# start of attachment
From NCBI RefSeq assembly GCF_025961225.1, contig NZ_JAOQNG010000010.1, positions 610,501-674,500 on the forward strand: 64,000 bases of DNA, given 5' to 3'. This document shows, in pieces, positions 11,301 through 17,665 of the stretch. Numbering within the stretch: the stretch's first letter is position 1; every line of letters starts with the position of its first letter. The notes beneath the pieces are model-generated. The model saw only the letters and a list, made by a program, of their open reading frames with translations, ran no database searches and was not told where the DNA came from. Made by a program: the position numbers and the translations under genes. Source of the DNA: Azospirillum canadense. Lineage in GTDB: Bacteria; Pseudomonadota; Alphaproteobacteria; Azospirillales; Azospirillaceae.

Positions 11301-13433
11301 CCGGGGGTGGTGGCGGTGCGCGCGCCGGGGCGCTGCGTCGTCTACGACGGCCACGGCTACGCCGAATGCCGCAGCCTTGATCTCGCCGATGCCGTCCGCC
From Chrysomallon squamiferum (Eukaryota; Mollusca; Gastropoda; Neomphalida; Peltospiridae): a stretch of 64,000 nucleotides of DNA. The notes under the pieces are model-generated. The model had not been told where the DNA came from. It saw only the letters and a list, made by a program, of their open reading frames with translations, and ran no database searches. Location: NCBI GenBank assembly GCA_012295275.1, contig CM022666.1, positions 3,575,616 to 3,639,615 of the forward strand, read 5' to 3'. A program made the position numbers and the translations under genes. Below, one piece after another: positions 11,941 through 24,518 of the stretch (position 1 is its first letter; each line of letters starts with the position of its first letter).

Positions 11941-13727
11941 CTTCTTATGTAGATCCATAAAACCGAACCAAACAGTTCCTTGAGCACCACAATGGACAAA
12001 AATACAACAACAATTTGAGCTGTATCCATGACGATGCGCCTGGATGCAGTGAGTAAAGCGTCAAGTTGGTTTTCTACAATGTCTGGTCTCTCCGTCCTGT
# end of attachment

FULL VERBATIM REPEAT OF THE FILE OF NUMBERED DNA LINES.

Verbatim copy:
From NCBI RefSeq assembly GCF_025961225.1, contig NZ_JAOQNG010000010.1, positions 610,501-674,500 on the forward strand: 64,000 bases of DNA, given 5' to 3'. This document shows, in pieces, positions 11,301 through 17,665 of the stretch. Numbering within the stretch: the stretch's first letter is position 1; every line of letters starts with the position of its first letter. The notes beneath the pieces are model-generated. The model saw only the letters and a list, made by a program, of their open reading frames with translations, ran no database searches and was not told where the DNA came from. Made by a program: the position numbers and the translations under genes. Source of the DNA: Azospirillum canadense. Lineage in GTDB: Bacteria; Pseudomonadota; Alphaproteobacteria; Azospirillales; Azospirillaceae.

Positions 11301-13433
11301 CCGGGGGTGGTGGCGGTGCGCGCGCCGGGGCGCTGCGTCGTCTACGACGGCCACGGCTACGCCGAATGCCGCAGCCTTGATCTCGCCGATGCCGTCCGCC
From Chrysomallon squamiferum (Eukaryota; Mollusca; Gastropoda; Neomphalida; Peltospiridae): a stretch of 64,000 nucleotides of DNA. The notes under the pieces are model-generated. The model had not been told where the DNA came from. It saw only the letters and a list, made by a program, of their open reading frames with translations, and ran no database searches. Location: NCBI GenBank assembly GCA_012295275.1, contig CM022666.1, positions 3,575,616 to 3,639,615 of the forward strand, read 5' to 3'. A program made the position numbers and the translations under genes. Below, one piece after another: positions 11,941 through 24,518 of the stretch (position 1 is its first letter; each line of letters starts with the position of its first letter).

Positions 11941-13727
11941 CTTCTTATGTAGATCCATAAAACCGAACCAAACAGTTCCTTGAGCACCACAATGGACAAA
12001 AATACAACAACAATTTGAGCTGTATCCATGACGATGCGCCTGGATGCAGTGAGTAAAGCGTCAAGTTGGTTTTCTACAATGTCTGGTCTCTCCGTCCTGT